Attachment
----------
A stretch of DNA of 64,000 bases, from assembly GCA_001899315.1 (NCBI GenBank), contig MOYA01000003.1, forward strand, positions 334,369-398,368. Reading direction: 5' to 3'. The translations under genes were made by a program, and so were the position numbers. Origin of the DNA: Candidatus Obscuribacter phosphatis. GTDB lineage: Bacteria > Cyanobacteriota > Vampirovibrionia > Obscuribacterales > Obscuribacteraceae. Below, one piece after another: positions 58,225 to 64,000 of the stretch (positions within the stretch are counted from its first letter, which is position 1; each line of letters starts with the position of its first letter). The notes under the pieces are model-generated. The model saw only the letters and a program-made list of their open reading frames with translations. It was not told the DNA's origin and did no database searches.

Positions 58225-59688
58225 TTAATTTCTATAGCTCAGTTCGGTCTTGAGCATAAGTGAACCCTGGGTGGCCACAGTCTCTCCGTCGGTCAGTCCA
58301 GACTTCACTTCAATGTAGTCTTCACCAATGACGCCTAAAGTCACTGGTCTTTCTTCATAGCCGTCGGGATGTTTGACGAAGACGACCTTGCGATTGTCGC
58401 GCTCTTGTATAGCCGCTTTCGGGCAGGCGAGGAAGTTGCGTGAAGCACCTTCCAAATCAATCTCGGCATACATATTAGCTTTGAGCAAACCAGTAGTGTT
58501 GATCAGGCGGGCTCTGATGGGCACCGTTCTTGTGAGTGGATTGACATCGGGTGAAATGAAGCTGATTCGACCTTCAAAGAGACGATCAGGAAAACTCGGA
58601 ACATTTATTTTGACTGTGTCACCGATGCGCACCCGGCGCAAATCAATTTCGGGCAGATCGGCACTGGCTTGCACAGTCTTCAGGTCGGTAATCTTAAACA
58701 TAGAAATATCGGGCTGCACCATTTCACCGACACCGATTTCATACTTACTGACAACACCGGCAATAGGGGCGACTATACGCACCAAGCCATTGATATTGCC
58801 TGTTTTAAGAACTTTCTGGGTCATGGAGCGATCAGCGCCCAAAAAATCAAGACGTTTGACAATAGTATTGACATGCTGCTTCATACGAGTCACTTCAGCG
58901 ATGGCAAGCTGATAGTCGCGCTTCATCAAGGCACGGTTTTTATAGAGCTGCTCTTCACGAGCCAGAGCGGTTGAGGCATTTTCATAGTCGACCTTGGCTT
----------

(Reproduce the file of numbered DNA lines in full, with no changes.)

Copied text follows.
A stretch of DNA of 64,000 bases, from assembly GCA_001899315.1 (NCBI GenBank), contig MOYA01000003.1, forward strand, positions 334,369-398,368. Reading direction: 5' to 3'. The translations under genes were made by a program, and so were the position numbers. Origin of the DNA: Candidatus Obscuribacter phosphatis. GTDB lineage: Bacteria > Cyanobacteriota > Vampirovibrionia > Obscuribacterales > Obscuribacteraceae. Below, one piece after another: positions 58,225 to 64,000 of the stretch (positions within the stretch are counted from its first letter, which is position 1; each line of letters starts with the position of its first letter). The notes under the pieces are model-generated. The model saw only the letters and a program-made list of their open reading frames with translations. It was not told the DNA's origin and did no database searches.

Positions 58225-59688
58225 TTAATTTCTATAGCTCAGTTCGGTCTTGAGCATAAGTGAACCCTGGGTGGCCACAGTCTCTCCGTCGGTCAGTCCA
58301 GACTTCACTTCAATGTAGTCTTCACCAATGACGCCTAAAGTCACTGGTCTTTCTTCATAGCCGTCGGGATGTTTGACGAAGACGACCTTGCGATTGTCGC
58401 GCTCTTGTATAGCCGCTTTCGGGCAGGCGAGGAAGTTGCGTGAAGCACCTTCCAAATCAATCTCGGCATACATATTAGCTTTGAGCAAACCAGTAGTGTT
58501 GATCAGGCGGGCTCTGATGGGCACCGTTCTTGTGAGTGGATTGACATCGGGTGAAATGAAGCTGATTCGACCTTCAAAGAGACGATCAGGAAAACTCGGA
58601 ACATTTATTTTGACTGTGTCACCGATGCGCACCCGGCGCAAATCAATTTCGGGCAGATCGGCACTGGCTTGCACAGTCTTCAGGTCGGTAATCTTAAACA
58701 TAGAAATATCGGGCTGCACCATTTCACCGACACCGATTTCATACTTACTGACAACACCGGCAATAGGGGCGACTATACGCACCAAGCCATTGATATTGCC
58801 TGTTTTAAGAACTTTCTGGGTCATGGAGCGATCAGCGCCCAAAAAATCAAGACGTTTGACAATAGTATTGACATGCTGCTTCATACGAGTCACTTCAGCG
58901 ATGGCAAGCTGATAGTCGCGCTTCATCAAGGCACGGTTTTTATAGAGCTGCTCTTCACGAGCCAGAGCGGTTGAGGCATTTTCATAGTCGACCTTGGCTT